**Keywords: **
multi word keyword, original input text, window step, document vector, matrix, graph, post, pagerank, idea.
*Powered by TextRank.*

- 2024-05-04: An update on multi keyword extractions

A new addition after the similar posts feature in bloggen was to explore machine learned keyword extraction. This is a complicated/math heavy topic that required more effort than I would have anticipated. The aim is the following: Given a corpus of text (in this case a blog post) extract the word that would have the most meaning in giving the reader an idea of what the post is about.

There are various methods of doing this but I thought that the TextRank approach seemed to be the coolest. The idea is the based on the following premise:

Words that are close to each other are connected. Words that have a lot of incoming connections are important and are good keyword candidates. Connected words can be represented as a graph and graph node ranking can be done with the PageRank algortihm of Google fame (hence the name TextRank). This is a pretty neat idea from the original paper .

The first step is to build that graph. Words that occur within a certain window are assumed to be connected. The window size is an adjustable parameter. My experiments yielded the best results with 5. An example:

After you compute the vector for every document you can arrange them in a matrix such that each row represents the document vector

As with any NLP task you need to preprocess the input and get rid of the noise.

compute vector document arrange matrix row represents document vector

Turns out that adjective and nouns make the best keywords, so using a part-of-speech tagger to get rid of the useless tags improve the results. Implementing a PoS taggger is another blog post. This is what the text reduces to after PoS filtering:

"vector", "document", "matrix", "row", "document", "vector"

Now let's take a window size of 3 and build the graph, here's what the sliding window steps look like:

["vector", "document", "matrix"], "row", "document", "vector" "vector", ["document", "matrix", "row"], "document" ,"vector" "vector", "document", ["matrix", "row", "document"], "vector" "vector", "document", "matrix", ["row", "document", "vector"]

We'll use the adjecency matrix representation for the graph as this will come in handy when computing the PageRank

vector document matrix row vector 0 1 1 0 document 1 0 1 0 matrix 1 1 0 0 row 0 0 0 0

This is the matrix we would get after the 1st step. I'm not going to go through all the steps here because it's too much, but in end we'll end up with something like this where any value other than 0 indicates a connection between the nodes.

vector document matrix row vector 0 4 2 2 document 4 0 2 2 matrix 2 2 0 2 row 2 2 2 0

As expected there are no self references allowed so the diagonal is all 0. From looking at this matrix is seems like `document`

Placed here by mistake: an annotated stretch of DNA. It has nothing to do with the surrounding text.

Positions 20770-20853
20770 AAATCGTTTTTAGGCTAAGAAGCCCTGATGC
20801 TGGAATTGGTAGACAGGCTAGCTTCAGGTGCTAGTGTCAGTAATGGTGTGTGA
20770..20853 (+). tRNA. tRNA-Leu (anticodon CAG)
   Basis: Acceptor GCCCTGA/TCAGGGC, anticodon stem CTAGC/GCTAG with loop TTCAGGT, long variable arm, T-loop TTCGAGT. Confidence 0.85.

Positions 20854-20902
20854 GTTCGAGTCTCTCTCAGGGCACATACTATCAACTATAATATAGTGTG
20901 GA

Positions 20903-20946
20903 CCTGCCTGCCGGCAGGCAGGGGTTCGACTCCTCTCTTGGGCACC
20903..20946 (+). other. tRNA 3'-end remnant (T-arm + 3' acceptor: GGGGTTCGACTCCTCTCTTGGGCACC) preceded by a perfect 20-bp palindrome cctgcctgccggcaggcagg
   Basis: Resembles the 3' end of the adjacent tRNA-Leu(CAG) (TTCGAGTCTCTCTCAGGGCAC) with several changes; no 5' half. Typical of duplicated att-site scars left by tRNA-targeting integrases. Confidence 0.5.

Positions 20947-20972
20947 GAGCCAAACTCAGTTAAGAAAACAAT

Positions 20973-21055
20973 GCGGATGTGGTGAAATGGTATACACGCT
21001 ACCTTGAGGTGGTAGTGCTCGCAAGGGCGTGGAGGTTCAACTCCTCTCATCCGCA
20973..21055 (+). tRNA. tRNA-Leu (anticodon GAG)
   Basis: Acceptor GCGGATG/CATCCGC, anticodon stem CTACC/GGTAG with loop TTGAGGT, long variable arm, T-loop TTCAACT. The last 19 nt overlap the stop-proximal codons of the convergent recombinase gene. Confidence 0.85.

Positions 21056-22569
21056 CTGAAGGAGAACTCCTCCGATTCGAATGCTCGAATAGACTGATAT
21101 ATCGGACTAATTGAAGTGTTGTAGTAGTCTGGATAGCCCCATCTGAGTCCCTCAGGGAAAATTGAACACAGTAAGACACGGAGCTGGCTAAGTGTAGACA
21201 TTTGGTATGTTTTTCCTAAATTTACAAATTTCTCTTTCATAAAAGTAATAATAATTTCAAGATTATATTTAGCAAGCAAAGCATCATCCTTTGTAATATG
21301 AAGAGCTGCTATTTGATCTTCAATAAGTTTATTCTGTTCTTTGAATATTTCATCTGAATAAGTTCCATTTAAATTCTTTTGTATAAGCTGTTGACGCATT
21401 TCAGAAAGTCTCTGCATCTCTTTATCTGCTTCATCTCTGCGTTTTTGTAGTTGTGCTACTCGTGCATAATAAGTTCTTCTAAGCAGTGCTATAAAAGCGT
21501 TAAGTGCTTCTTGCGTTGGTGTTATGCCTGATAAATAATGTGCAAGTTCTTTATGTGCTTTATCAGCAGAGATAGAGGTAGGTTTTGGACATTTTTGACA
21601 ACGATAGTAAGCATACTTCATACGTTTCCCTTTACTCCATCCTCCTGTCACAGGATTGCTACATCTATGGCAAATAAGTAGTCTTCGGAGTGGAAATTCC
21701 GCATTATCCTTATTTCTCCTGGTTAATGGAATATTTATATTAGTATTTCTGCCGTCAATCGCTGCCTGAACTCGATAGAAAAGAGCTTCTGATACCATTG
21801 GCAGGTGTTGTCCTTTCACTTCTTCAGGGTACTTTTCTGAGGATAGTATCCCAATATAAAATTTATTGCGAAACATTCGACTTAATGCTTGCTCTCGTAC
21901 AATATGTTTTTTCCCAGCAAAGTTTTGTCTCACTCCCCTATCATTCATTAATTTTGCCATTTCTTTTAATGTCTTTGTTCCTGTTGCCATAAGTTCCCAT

is an important node in the graph. Let's normalize the matrix

$$ \begin{bmatrix} 0 & 0.5 & 0.25 & 0.25 \\ 0.5 & 0 & 0.25 & 0.25 \\ 0.33 & 0.33 & 0 & 0.33 \\ 0.33 & 0.33 & 0.33 & 0 \end{bmatrix} $$

After we transpose, we can run PageRank on this square matrix with the starting rank vector $v = \begin{vmatrix}0.25 & 0.25 & 0.25 & 0.25\end{vmatrix}$.

$$ \begin{bmatrix} 0 & 0.5 & 0.33 & 0.33 \\ 0.5 & 0 & 0.33 & 0.33 \\ 0.25 & 0.25 & 0 & 0.33 \\ 0.25 & 0.25 & 0.33 & 0 \end{bmatrix} \times \begin{bmatrix} 0.25 \\ 0.25 \\ 0.25 \\ 0.25 \end{bmatrix} $$

The intuition behind PageRank is that at each step we will adjust the importance of a node by the amount of incoming links. This turns out to be the operation $Av$. Repeating this operation until the values in the rank vector converge and stop changing by any significant amount is how we get the final ranks. This can be represented as $A^{n}v$ where n is the number of epoch we'll be converging for. If we reach convergence before n then we'll just exit the loop.

So, after one iteration our ranking matrix is

$$ v = \begin{bmatrix} 0.29 \\ 0.29 \\ 0.2075 \\ 0.2075 \end{bmatrix} $$

after 2200 iterations it is at

$$ v = \begin{bmatrix} 0.00267546 \\ 0.00267546 \\ 0.00201161 \\ 0.00201161 \end{bmatrix} $$

which is the convergence point. Based on this output the first 2 items of the input `vector`

and `document`

can be considered the most import strings in this text and can be used as keywords. We already have good data to put the keywords out there but there is one final post processing step we need and that is to scan the data for multi-word keywords.

The post-processing step is based on the fact that if N words are extracted as individual keywords yet they appear together in the original text, it's likely that they are multi-word keywords. This doesn't always perform great especially if there is puncuation involved. We create a list of all the possible arrangements of 2 to N keyword combinations from the top 15 keywords and search for them in the text. If a match is found then we can consider it a multi keyword phrase.

In our original input text, "document vector" would be a multi-word keyword as these two are the extracted keywords and appear together. If keywords make a multi-word keyword I don't include them as single word keywords but I can see the case that they should be included.

*Powered by TF-IDF/Cosine similarity*

First published on 2024-03-23 ~ 2024-05-04

Generated on May 29, 2024, 10:02 PM

Mobile optimized version. Desktop version.